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piper Q 01-10-2019 10:33 AM

Overthinking the movements
 
After a group practice session the other day, I sat with an older student who seems to try to over analyze what he is doing. He knows the basic notes for a few tunes, yet struggles to be fluid in playing them on the practice chanter.

I sat with him for a time, going over each portion he struggle on, I went through the tune for several repetitions until his D throws and grace notes started to come more easily.

He seems to learn more by visual and repetition of motion, and we consider muscle memory to be part of how we learn. What methods might you suggest to help him move on to smoother play of the basic tunes? I'll add that he seems to second guess himself and becomes frustrated when he makes simple mistakes as well.

Aside from patience, reinforcement of proper techniques and good practice behaviors. what might some of you suggest to help move him along.

Kevin 01-10-2019 10:55 AM

Re: Over thinking the movements
 
The only thing I can think of to suggest is having him repeatedly listen to a recording of the tune, slowed down enough to hear the embellishments but not so much that the melody and rhythm are hard to hear.

I hope this helps,
Kevin

Ian Turnbull 01-11-2019 03:54 AM

Re: Over thinking the movements
 
Try with a metronome at a very slow bpm. It will force him to play on the beat and perhaps smoother. small increments. I like to teach a bar and a note at a time with the metronome then add 2 bars together as they become more fluent and then a line etc.

CalumII 01-11-2019 06:20 AM

Re: Over thinking the movements
 
Quote:

Originally Posted by piper Q (Post 1334067)
He seems to learn more by visual and repetition of motion


It's important to note that the concept of "learning styles" is neurologically bunkum; it's been widely taught but there's no actual evidence that it is true, or that if it is true that it makes a difference. People subscribe to it because they've latched onto something they can do and it lets them avoid learning other tools.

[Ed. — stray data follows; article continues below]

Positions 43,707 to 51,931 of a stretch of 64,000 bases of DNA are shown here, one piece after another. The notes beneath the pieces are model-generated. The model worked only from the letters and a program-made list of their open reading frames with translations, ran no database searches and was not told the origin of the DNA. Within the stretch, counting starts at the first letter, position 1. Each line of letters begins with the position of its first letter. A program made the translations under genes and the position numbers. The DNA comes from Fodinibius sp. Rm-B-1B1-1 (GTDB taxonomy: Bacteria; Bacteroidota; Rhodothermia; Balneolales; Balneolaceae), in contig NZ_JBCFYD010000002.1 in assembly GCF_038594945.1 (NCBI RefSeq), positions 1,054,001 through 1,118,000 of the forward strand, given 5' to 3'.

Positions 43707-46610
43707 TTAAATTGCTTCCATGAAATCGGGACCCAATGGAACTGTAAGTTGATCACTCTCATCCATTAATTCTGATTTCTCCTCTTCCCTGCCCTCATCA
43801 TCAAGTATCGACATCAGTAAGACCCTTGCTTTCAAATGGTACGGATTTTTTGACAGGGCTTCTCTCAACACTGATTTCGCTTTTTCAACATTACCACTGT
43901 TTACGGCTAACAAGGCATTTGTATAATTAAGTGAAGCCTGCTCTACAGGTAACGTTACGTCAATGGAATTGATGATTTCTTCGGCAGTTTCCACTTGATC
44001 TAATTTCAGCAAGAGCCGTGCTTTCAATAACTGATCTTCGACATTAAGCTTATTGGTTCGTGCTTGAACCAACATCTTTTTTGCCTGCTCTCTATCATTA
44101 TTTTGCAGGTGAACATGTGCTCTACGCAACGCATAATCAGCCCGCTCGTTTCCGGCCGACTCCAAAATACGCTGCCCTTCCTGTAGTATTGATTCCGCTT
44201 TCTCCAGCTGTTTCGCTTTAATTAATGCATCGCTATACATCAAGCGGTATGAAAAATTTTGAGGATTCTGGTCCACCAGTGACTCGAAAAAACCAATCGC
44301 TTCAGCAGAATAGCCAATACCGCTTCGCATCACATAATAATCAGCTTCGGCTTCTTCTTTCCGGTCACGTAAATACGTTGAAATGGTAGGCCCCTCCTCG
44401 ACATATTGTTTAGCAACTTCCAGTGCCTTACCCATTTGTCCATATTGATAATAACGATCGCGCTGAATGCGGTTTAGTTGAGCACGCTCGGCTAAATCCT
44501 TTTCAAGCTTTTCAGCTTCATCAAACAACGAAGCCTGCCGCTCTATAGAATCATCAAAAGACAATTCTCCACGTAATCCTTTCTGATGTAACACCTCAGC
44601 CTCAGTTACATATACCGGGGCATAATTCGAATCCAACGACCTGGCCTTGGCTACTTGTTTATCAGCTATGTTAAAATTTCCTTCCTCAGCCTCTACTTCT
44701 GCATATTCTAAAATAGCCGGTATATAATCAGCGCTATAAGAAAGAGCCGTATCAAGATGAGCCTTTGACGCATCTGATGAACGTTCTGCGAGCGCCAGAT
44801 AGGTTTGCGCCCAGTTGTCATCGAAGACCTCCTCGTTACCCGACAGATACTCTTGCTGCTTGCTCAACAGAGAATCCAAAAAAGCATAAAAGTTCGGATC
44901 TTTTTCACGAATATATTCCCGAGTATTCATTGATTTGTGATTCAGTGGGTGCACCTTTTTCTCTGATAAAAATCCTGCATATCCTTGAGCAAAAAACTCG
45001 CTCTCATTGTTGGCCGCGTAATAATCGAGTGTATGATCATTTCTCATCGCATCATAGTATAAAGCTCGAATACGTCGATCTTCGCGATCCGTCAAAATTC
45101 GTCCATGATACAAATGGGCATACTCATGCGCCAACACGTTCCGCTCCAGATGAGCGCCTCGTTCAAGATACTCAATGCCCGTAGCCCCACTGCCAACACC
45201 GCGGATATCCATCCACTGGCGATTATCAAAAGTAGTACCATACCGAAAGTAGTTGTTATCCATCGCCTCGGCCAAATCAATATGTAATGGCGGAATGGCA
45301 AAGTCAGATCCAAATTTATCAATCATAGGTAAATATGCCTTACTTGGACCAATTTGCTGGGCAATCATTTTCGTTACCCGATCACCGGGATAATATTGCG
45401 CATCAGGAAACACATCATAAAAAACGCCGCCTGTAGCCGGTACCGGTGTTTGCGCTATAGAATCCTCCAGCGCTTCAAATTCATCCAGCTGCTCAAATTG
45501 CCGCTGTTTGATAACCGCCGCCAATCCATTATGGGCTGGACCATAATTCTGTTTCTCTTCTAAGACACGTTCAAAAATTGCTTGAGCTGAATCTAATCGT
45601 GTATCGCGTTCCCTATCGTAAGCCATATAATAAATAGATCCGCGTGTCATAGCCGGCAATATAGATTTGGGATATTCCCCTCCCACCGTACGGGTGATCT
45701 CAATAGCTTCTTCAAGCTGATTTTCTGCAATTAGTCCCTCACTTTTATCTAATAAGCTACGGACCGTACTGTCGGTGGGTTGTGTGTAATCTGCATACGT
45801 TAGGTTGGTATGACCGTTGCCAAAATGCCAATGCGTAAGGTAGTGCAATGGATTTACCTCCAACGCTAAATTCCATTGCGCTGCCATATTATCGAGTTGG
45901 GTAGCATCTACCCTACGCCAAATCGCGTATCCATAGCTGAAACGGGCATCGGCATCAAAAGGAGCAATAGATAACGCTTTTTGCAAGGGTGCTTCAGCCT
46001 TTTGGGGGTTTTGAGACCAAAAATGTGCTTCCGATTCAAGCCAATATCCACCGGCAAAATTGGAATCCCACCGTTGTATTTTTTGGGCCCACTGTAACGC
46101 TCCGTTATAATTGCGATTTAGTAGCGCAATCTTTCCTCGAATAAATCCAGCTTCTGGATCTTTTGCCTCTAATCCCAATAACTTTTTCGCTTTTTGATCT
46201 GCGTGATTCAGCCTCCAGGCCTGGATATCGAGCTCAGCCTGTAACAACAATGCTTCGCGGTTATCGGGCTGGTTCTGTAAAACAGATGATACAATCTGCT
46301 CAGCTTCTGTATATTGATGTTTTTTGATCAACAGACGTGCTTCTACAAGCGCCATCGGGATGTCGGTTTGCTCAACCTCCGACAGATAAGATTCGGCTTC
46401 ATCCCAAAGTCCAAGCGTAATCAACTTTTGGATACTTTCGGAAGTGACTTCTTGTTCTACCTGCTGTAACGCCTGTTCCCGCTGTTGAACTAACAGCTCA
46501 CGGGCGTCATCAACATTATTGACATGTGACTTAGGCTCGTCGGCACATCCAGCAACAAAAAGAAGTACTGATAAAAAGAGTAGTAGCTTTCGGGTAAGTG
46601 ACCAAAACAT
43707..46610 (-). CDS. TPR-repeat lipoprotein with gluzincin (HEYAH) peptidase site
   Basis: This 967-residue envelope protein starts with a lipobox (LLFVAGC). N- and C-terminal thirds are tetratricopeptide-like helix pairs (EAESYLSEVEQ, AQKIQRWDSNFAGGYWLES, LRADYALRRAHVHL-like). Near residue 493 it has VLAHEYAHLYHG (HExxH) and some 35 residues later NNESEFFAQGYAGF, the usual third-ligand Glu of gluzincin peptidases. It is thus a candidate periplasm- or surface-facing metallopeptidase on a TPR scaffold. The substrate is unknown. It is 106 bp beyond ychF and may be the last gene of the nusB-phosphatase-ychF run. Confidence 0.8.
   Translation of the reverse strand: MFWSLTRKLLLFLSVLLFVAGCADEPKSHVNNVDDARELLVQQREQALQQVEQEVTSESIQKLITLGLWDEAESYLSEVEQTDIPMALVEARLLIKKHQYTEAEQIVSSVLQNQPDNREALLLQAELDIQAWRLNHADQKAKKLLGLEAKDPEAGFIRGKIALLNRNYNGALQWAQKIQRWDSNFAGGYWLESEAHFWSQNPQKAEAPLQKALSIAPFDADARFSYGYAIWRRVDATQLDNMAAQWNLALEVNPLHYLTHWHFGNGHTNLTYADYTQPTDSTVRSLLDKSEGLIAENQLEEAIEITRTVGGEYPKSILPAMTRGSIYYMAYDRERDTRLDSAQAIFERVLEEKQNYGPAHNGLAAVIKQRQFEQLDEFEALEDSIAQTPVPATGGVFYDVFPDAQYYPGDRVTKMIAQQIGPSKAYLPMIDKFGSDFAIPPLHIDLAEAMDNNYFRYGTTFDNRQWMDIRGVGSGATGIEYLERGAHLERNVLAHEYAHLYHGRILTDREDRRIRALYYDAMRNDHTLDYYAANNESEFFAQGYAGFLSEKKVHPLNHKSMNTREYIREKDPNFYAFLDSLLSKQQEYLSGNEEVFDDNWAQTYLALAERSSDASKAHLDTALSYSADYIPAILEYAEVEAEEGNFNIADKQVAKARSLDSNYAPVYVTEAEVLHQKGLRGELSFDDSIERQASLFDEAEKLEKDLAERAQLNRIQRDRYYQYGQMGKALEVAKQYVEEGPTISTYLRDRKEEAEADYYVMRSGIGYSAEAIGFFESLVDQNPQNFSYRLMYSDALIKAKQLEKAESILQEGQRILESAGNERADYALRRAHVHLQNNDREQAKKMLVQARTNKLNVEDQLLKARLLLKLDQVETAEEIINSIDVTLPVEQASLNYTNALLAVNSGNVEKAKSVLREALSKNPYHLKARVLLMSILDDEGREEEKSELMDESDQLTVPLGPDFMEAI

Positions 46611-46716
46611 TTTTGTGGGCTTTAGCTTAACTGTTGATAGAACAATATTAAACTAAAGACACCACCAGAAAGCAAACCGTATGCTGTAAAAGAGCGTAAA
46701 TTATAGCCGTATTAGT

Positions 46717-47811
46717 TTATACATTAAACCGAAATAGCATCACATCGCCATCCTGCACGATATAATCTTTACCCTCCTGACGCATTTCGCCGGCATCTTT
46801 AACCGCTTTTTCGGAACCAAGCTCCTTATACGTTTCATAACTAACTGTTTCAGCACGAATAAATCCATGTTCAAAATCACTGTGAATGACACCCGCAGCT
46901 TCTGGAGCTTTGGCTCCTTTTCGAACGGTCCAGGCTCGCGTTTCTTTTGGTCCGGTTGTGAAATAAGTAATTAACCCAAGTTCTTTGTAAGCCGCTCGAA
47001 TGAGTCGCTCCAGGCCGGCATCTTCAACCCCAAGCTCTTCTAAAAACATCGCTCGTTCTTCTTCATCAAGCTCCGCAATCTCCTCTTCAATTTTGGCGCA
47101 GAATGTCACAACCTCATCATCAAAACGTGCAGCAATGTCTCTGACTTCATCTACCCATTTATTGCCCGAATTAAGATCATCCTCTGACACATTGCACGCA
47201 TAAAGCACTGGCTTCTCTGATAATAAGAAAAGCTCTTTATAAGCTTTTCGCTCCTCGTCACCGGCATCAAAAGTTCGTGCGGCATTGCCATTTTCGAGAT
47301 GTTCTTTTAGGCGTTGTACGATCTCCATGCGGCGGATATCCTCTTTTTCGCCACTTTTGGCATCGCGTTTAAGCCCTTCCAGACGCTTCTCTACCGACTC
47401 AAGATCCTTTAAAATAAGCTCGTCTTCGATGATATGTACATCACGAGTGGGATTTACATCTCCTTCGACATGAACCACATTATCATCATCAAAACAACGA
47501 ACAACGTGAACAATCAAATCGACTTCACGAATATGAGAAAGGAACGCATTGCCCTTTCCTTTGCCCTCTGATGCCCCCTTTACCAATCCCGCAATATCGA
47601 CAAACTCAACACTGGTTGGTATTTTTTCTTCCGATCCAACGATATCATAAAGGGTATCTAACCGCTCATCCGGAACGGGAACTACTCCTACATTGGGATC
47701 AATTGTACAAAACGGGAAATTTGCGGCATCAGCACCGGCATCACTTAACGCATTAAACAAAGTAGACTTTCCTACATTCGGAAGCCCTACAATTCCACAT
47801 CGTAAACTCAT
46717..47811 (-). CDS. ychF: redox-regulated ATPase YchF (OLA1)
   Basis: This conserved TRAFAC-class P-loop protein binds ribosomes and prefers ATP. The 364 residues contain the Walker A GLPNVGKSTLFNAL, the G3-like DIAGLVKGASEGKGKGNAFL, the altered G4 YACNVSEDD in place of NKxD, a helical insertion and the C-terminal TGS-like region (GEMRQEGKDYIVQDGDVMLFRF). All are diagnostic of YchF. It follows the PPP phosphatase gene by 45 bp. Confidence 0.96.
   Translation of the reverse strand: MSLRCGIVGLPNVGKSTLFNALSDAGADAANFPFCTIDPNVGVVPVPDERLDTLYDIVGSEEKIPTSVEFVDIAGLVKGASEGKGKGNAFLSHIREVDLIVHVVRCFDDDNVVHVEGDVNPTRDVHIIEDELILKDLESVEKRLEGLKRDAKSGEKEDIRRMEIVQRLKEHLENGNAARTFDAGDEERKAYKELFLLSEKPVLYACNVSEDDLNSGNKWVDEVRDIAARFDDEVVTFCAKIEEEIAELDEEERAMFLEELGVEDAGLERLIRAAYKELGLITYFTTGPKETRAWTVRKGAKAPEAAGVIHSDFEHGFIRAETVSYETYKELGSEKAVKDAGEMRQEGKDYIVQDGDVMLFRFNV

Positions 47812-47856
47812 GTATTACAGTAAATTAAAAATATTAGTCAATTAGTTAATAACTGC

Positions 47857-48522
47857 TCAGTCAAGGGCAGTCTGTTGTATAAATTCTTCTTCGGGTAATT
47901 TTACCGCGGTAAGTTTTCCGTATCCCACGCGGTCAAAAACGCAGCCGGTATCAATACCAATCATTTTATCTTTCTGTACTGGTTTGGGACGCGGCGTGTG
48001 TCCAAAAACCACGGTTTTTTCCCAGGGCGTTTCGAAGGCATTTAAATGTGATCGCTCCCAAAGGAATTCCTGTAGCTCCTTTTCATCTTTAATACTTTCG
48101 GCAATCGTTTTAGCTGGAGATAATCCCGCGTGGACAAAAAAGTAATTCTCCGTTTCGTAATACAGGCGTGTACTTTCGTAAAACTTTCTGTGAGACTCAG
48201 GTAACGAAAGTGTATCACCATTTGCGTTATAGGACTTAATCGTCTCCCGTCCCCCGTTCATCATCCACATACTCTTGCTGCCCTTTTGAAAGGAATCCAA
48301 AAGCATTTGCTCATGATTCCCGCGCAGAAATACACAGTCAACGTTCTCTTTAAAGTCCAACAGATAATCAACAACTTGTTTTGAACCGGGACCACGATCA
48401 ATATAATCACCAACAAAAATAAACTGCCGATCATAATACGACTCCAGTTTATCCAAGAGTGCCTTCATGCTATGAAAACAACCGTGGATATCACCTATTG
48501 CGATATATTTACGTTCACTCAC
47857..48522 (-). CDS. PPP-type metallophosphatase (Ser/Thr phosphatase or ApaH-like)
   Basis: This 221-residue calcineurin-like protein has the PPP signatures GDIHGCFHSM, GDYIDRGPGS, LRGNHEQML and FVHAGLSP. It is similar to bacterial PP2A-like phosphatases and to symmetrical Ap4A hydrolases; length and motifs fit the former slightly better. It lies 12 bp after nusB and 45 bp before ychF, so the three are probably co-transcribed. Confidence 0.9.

One theory that *is* scientific and worth knowing about is called Cognitive Load Theory. There is a lot of background to it, but the gist of it is this: you can only hold 3-4 items in working memory, and if you try and execute a task that requires more information to be held in working memory, you will fail.



This is something we intuitively know: practice in small chunks, learn the techniques before the tunes, etc. But when you're faced with a student struggling, try itemising what the student has to hold in working memory here. All too often there's a combination of rhythm, technique, notes and style that massively exceeds the capacity of our short-term memory.


The other thing that people often do is they do things that are not assisting the movement. Look for the flappy elbow when playing a throw on D, or the pulse of breath when executing a tricky note change. I explain this to students as "energy", and then ask them to minimise the "energy" that comes through a particular movement. The difference in sound can be remarkable.


As for rhythm; it isn't a separate subject, and should be part of the tune right from the start. The problem is usually that the student has no model for rhythm as they have no history of listening to Scottish or bagpipe music. A syllabus of listening material that should be seen as part of their daily practice is a very worthwhile idea.

3D Piper 01-11-2019 07:21 AM

Re: Over thinking the movements
 
In my limited experience, 'visual' learners (ie watching others) are usually not strong in reading music.

Get back to these building-blocks-basics:

- are they relaxed when playing?

Don't tense up! no 'creeper' hands! don't watch your fingers!

- can they correctly recognize the 9 melody notes?

This seems so simple, but make sure they can quickly and correctly identify each melody note. Look for pausing while trying to think of what note it is on the page and how to finger it. Try some flash cards, or I have a whole page of random notes and I see how many they can correctly identify in 1 minute. If you can't correctly recognize the note on the page, you certainly won't play the right note either melody or embellishment.